In Bologna, Bettina Buck's production is traced, starting with her research on sculpture

Among the main projects of ART CITY Bologna 2023 is an exhibition dedicated to German artist Bettina Buck. Finding Form intends to present the artist's journey from her research on sculpture as a tension toward a form in the making

From February 1 to 19, 2023, the exhibition Finding Form, dedicated to the work of German artist Bettina Buck (Cologne, 1974 - Berlin 2018), curated by Davide Ferri, will be open to the public in the Sala Convegni of Banca di Bologna at Palazzo De’ Toschi, one of the Main projects of ART CITY Bologna 2023, as part of Arte Fiera.

The project aims to present the artist’s path starting from her 20-year research on sculpture as a tension toward a form that is always part of a process in the making: this is what the title of the exhibition refers to.

The exhibition is structured around certain terms of the artist’s research: gravity, understood as a force to which form submits and yields, sometimes to the point of its zeroing; concealment, an allusion to a secret life of sculpture, to a form of it that is imagined and narratable rather than perceived with the senses; and finally, a certain idea of the domestic that identifies sculpture as something that takes shape in our immediate surroundings by altering, juxtaposing, and bending things that without the artist’s intervention remain things.

The exhibition is also meant to be a focus on Buck’s practice, which is distinguished by theuse of industrial materials commonly employed in private spaces, such as foam rubber, tile, latex foam, Styrofoam, carpet, and plastic, and which is connoted by a range of simple gestures. In each of the works in the exhibition, the body is central: it is the unit of measure of the sculpture, and it is also its metaphor. Sculpture, like the body, seeks its form over time.

The centerpiece of the exhibition project is Interlude I, a video of a solitary walk in the English countryside, in which the artist is filmed dragging a foam rubber form that can become many things: potential sculpture, simple encumbrance or burden, seat and vantage point on the landscape. The same foam rubber parallelepiped is transported to the halls of the National Gallery in Rome in Interlude II. In the halls of the museum it enters into dialogue with a cultural landscape, changing from time to time in meaning and transforming the performer’s own body, in contact with the works, the visitors, and the architecture of the museum, into a figure.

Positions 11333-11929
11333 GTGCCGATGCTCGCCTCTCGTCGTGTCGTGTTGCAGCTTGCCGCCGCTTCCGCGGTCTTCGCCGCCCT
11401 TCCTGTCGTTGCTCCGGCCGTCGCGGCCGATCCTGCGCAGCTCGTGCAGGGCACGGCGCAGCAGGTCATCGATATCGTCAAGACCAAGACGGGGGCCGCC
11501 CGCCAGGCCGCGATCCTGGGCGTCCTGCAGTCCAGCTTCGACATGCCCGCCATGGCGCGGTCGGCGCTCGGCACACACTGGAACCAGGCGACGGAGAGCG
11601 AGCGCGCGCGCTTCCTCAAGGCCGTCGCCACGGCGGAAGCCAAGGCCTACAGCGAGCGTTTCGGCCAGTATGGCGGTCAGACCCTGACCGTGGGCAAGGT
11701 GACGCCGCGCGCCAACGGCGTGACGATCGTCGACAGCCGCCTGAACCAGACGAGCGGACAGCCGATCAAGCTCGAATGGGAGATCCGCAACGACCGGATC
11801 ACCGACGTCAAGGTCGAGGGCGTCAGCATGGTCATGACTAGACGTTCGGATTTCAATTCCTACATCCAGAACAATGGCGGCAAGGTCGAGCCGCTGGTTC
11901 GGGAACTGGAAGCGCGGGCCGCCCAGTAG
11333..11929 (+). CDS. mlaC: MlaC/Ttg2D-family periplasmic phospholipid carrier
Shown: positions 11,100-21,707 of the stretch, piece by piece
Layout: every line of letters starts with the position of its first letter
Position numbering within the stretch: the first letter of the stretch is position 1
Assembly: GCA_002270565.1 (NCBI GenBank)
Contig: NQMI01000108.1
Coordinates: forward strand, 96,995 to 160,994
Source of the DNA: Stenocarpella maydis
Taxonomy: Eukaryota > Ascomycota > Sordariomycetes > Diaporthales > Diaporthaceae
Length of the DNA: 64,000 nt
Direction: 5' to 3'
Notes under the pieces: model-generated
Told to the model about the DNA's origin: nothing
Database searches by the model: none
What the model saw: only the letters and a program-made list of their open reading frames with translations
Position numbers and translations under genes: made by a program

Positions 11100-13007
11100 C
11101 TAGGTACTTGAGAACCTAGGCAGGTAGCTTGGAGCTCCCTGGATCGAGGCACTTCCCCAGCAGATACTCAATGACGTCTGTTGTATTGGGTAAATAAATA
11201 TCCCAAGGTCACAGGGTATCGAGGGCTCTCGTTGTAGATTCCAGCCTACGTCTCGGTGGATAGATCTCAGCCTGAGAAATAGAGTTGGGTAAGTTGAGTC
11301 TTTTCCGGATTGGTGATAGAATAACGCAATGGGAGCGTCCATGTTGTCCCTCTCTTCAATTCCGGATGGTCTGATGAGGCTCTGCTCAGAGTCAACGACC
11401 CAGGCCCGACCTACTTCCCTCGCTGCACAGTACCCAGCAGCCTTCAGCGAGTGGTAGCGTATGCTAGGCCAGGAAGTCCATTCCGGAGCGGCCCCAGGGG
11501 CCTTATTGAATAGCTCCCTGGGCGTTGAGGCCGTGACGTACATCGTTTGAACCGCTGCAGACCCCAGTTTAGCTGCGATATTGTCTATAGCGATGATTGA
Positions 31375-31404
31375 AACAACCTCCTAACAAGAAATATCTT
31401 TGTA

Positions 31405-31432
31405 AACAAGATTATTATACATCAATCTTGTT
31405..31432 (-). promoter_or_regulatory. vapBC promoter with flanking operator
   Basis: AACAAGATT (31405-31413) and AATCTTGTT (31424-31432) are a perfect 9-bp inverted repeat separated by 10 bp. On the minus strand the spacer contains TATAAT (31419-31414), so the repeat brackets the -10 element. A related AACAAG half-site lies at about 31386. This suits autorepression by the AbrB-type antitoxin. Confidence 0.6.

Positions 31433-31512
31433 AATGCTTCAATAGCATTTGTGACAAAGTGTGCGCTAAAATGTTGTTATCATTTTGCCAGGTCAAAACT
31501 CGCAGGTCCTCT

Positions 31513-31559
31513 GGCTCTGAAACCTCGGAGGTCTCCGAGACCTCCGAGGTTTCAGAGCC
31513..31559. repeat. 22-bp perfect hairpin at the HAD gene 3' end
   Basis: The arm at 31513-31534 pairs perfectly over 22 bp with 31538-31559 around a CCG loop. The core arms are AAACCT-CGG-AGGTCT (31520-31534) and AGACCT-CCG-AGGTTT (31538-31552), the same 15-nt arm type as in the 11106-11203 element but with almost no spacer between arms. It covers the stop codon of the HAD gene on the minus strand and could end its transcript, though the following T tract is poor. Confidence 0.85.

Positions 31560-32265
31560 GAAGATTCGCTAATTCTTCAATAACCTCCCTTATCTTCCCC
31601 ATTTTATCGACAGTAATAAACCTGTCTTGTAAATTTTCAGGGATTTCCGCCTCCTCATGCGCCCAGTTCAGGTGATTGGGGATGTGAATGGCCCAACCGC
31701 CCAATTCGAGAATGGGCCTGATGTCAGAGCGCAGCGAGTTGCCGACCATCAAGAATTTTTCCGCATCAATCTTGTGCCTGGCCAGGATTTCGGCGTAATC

The works on display revolve around these two works by assonance and counterpoint, evoking the dialogic and performative nature of Bettina Buck’s work. 3 Upright is a sculpture composed of three freestanding elements. Over the course of the exhibition, the three structures will change shape as a result of gravity, until they collapse: while alluding to a structural element, a metaphor for strength and solidity, the three elements are instead extremely fragile shells, where the tension between two materials as different as ceramic and latex is bound to cause a shift in the order of the tiles, an ever-changing shape, and finally a fall. The point of collapse is inscribed in the very substance of the work, and it is at the moment of the work’s annihilation that its surface nature is revealed to us. Medusa Block invites us to look at the work from two points of view in which each excludes the other: either we consider the foam pillar as sculpture, or we identify it as the shell that prevents us from seeing the bronze sculpture it contains and which we can only imagine. The caption of Object (Proving), a raw clay parallelepiped transported by car by the artist from London to Berlin, where it was fired, shows the two measurements: the original and the ex post. The gap between the two tells of the process that brought it before our eyes. In Pressed Foam the weight of stone on foam acts silently, and barely perceptibly, while in Oracle lips the same principle (the weight of one thing on another) serves to shape an ironic image.

Opening Tuesday, Jan. 31 at 6 p.m.

Hours: Feb. 1, 2, 3 from 10 a.m. to 8 p.m.; Feb. 4 from 10 a.m. to midnight; Feb. 5 from 10 a.m. to 8 p.m.
Until Feb. 19, the exhibition is open only on weekends: Friday 5-8 p.m. | Saturday and Sunday 11 a.m. to 8 p.m. Closed Monday, Tuesday, Wednesday and Thursday.

Free admission.

Image: Bettina Buck, 3 Upright (2010-2012; installation, tiled canvas with latex-coated back). Courtesy of Bureau Bettina Buck.

In Bologna, Bettina Buck's production is traced, starting with her research on sculpture
In Bologna, Bettina Buck's production is traced, starting with her research on sculpture

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